Tang Dynasty, Book #4
Heat Factor: A bit of sizzle.
Character Chemistry: Literal sparring partners. Like, with swords.
Plot: Le Fing is a bandit. Han is a thief-catcher. He’s chasing her around China after she was maybe involved in stealing some jade. Then they team up because there is something bigger afoot.
Overall: I gobbled this one up. Nom nom nom.
Here’s the deal. I love historical romance. Love it. I love how repressed the characters are! I just do. And the Regency period was fun and all, but I get really excited about historical romances set in other times and places. So I decided that it was high time I read a book by Jeannie Lin, and where better to start than with her backlist of category romances?
The Sword Dancer follows Li Feng, the titular sword dancer (a bandit slash traveling entertainer slash sword adept), and her repeated run-ins with Han, famous thief-catcher. Li Feng is on a mission to discover what happened to her mother 15 years ago but gets a bit sidetracked helping some dudes steal some jade. Enter Han, who is tasked with finding the miscreants. The chase is on!
Han quickly realizes that while Li Feng was technically guilty, she was not the main actor, and that, furthermore, there are way bigger shenanigans going on. Because there is a lot going on with the jade. Most importantly, Li Feng has a single memento from her mother – a jade pendant; in the stolen cache of jade, Li Feng finds the other pieces to the matching set. So we have a bit of a mystery too.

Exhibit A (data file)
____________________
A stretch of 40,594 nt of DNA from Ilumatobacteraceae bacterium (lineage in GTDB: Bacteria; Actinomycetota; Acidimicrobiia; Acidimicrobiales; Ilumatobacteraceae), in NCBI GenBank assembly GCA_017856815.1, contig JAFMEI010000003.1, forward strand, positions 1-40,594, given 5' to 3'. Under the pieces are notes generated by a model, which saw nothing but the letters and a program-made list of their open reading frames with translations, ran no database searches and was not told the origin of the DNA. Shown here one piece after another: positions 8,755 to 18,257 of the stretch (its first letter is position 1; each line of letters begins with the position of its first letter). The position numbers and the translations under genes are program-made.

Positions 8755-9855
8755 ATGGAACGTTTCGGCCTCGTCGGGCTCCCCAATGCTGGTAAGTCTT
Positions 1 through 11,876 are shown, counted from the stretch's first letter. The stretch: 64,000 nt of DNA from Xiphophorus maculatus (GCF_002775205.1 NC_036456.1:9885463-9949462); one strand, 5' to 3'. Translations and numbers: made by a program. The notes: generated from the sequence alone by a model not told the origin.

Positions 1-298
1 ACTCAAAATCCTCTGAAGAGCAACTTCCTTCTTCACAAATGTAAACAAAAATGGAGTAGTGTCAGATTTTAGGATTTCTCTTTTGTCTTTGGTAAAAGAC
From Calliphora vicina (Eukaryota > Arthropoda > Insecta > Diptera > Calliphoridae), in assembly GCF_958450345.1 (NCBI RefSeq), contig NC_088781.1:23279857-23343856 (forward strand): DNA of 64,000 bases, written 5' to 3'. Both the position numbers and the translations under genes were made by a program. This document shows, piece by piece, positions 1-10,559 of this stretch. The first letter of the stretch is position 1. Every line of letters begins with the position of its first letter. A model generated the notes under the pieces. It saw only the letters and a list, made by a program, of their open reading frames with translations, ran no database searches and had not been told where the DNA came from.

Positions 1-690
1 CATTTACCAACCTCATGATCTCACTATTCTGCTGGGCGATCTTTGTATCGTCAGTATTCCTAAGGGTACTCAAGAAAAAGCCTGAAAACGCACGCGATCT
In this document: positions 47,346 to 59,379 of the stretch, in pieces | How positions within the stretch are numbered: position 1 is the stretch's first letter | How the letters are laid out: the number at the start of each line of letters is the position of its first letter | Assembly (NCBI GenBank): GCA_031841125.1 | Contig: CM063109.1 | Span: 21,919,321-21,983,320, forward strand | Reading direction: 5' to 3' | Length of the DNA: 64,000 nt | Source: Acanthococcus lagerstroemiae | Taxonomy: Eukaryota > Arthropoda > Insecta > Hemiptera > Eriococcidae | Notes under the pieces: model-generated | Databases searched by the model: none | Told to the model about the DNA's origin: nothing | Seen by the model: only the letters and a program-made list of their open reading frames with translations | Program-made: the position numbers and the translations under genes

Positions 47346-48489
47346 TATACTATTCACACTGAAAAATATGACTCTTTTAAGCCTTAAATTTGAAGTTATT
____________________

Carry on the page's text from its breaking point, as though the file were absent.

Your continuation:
Han and Li Feng do a bit of cat-and-mouse but eventually settle on a truce to figure out what’s going on. In my opinion, the really interesting part of their dynamic stems from how they negotiate their relationships to ideals of duty, family, and justice. Han sees the world in black and white. Someone is outside of the bounds of society or they aren’t. It’s not his job to decide if the law is justly applied – his job is to bring the person who broke the law to the magistrate, who will make the final decision. (His focus on duty and hierarchy is very Confucian, though Confucianism is never mentioned in the text.) For Li Feng, justice is more of a grey area – the law failed to bring justice to her family. Furthermore, though Han is all about duty, he also has a fraught relationship with his family because of his decision to become a thief-catcher, a job which puts him on the outskirts of polite society, even as his work is integral to maintaining the system. His position as a dual insider/outsider makes him a bit more open to arguments from Li Feng about the on-the-ground realities about grey areas – and gives him space to act on his feelings for her.
So we have all this philosophical goodness, plus solid banter, plus a mysterious adventure, plus a unique historical setting full of rules that are just dying to be broken. I think we have a winner!
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